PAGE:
LEASE OR BUY?: There are advantages to both leasing and financing.
DALLAS, Texas – Every trucker needs a truck.
But not every trucker goes about getting a truck in the same fashion and there are many schools of thought as to which route is better: leasing or financing.
“If cash is plentiful, buy; but if cash is not plentiful, use someone else’s money,” advised Ron Bredemeyer, of Bredemeyer and Associates, a Texas-based transportation consultation and litigation support firm. “Which is mostly true.”
Bredemeyer has spent 50 years in the trucking business. For more than 30 years he worked for a fleet which operated 5,500 pieces of equipment; and it was his responsibility to oversee everything to do with the equipment, from purchasing to the repairs.
During the 1970s, Bredemeyer and his fleet were purchasing hundreds of trucks and hundreds of trailers every year; and paying up-front, mostly because there was an abundance of cash flow.
Today however, the landscape of the trucking industry has changed and there’s not always readily available cash.
“We’re trained to think now that I can afford anything if I make the payments, but that’s not always a smart move,” noted Bredemeyer.
So before deciding how to purchase a new vehicle, it’s important to decide if there should be a purchase.
“Older vehicles should be replaced when the cost to operate and maintain them is higher than the costs to operate and maintain a new vehicle,” said Bredemeyer. “We actually had a formula in the computer and when trucks reached a certain point we knew it was cheaper to get rid of them and operate a new one.”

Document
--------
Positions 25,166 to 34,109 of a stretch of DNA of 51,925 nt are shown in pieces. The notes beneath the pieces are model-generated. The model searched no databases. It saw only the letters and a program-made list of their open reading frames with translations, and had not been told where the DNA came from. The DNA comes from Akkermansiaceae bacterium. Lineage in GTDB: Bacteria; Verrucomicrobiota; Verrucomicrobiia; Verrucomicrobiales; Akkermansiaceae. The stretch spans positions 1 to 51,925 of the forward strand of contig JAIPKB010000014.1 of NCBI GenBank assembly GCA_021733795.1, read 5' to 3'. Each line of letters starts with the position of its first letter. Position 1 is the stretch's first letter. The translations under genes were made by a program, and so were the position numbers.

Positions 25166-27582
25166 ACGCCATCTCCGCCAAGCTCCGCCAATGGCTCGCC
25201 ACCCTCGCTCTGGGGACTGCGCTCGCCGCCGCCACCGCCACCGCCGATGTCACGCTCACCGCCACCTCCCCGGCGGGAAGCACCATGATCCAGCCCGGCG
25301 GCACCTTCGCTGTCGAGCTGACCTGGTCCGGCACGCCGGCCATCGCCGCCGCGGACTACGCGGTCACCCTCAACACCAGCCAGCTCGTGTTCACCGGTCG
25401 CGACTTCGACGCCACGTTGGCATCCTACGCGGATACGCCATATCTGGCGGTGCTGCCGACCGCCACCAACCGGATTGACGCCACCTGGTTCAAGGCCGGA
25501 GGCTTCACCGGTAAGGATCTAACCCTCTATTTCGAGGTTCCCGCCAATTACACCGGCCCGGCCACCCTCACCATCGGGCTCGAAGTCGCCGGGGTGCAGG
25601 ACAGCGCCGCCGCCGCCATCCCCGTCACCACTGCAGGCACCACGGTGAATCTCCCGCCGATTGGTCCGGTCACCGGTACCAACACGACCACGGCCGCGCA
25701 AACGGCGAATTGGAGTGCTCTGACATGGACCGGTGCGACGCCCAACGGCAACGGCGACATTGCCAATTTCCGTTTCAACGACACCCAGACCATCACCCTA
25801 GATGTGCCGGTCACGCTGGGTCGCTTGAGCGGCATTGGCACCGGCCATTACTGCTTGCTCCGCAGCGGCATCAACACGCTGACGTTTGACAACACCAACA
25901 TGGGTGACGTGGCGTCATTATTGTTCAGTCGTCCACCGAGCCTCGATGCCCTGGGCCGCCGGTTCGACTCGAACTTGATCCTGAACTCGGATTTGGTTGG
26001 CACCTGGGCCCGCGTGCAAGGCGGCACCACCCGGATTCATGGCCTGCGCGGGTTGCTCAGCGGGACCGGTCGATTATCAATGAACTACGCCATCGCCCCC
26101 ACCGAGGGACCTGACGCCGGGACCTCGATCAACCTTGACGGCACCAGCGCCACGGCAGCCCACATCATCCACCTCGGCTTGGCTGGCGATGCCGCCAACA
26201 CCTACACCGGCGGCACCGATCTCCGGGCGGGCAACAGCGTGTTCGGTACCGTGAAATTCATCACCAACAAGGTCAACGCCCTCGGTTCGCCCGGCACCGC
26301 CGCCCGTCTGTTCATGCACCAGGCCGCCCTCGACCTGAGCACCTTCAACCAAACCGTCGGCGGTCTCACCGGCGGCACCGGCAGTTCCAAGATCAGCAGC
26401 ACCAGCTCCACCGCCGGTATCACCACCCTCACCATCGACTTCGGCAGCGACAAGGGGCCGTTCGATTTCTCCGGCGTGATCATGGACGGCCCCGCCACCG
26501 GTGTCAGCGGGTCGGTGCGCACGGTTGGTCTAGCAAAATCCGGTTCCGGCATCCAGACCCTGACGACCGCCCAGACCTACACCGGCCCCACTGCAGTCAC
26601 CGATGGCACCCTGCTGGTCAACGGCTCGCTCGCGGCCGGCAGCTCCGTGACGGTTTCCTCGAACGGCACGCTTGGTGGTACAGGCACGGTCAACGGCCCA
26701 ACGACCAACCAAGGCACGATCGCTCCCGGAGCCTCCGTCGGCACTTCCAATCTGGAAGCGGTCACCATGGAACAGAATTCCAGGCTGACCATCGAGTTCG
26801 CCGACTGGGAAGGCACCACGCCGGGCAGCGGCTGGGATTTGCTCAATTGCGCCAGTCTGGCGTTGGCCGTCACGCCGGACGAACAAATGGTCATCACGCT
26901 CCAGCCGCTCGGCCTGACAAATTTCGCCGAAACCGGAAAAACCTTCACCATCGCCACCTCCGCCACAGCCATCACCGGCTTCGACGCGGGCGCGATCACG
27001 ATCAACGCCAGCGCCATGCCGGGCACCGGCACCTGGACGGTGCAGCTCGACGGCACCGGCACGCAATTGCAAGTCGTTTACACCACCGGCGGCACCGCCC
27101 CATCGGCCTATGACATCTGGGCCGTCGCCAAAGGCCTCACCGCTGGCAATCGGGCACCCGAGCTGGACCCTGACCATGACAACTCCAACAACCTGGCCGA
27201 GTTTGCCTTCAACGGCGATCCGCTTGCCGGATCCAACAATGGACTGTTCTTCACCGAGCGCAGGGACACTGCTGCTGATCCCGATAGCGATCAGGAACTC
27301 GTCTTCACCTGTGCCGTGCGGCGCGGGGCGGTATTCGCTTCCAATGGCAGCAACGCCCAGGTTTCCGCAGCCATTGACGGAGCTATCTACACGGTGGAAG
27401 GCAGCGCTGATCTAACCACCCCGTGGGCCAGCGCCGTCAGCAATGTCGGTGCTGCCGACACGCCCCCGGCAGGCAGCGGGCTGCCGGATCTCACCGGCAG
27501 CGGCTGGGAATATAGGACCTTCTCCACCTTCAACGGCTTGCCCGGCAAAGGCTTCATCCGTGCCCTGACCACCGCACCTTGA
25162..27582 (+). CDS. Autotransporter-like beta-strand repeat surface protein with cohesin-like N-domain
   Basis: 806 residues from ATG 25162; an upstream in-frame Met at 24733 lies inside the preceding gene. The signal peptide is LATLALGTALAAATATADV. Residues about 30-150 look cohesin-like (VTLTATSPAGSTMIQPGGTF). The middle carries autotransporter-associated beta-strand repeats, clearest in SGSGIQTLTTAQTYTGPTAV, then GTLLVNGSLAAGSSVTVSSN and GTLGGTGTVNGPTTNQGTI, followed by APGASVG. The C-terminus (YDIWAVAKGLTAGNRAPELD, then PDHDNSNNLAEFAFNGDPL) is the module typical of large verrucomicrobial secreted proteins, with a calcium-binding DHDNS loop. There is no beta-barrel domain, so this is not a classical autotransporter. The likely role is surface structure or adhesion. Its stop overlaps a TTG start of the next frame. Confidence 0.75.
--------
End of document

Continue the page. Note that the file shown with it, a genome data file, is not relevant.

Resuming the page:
Some of the major factors to consider, when determining the cost of operating new and old vehicles should include: the principle and interest of the vehicles; the operating costs of the vehicles; the resale cost of the old vehicle; incentives for the new vehicle; and strategic plans for tomorrow.
“What do you intend to do in two months or five months, or 10 years from now?” asked Bredemeyer. “That should have some consideration into how you buy trucks today.”
If an operator decides to lease a vehicle, Bredemeyer noted it’s important to pay close attention to the turn-in conditions. In the contract there may be stipulations regarding costs to tires, bumpers, mirrors and windows, and mileage.
“The other disadvantage in leasing is, at the end you get nothing and there’s no equity,” added Bredemeyer. “Be very careful, it is often very difficult to determine the true interest and finance charges. I’m not saying leasing is wrong; you just have to be careful about what you’re really paying for. This is a case where you’ve got to read the fine print.”
Whichever route an operator decides to use when purchasing a new truck, it’s important to have a realistic grasp of what will happen to the truck at the end of its life cycle.
“You have to calculate in your mind, whether you’re leasing or buying, what could I sell it for in five years?” stressed Bredemeyer. “Don’t let a salesman or someone talk you into a situation that is not good for your company; know what’s best for you.”
To fully understand buying power, an operator needs to analyze a number of aspects, including all related costs, interest rates, the company conditions, the cash flow and the benefits of each method.
But most importantly, before heading to a dealership, make a decision.
“There are two philosophies: buy the cheapest truck you can and return it at the end of the warranty; or buy the highest quality truck and run it until it no longer works,” said Bredemeyer. “After all the analysis is done it all will probably come down to whether you have the money or not.”
The finer points of leasing and purchasing
* No up-front money tied up except for the first lease payment;
* Allows updated technology with lower operating costs;
* New equipment means lower maintenance costs;
* Monthly lease payments are direct write-off on taxes;
* Fixed monthly costs: all costs built in;
* Can get maintenance contracts;
* No resale costs;
* No equity at the end of the lease.
* Pride of ownership;
* Know the finance costs up front;
* Personal specifications;
* Variable operating costs;
* Depreciation: non-cash expense can use various lives based on operations;
* Better resale value, profit from good maintenance;
* Control of trade cycles, flexibility.
– Presented by Ron Bredemeyer, Bredemeyer and Associates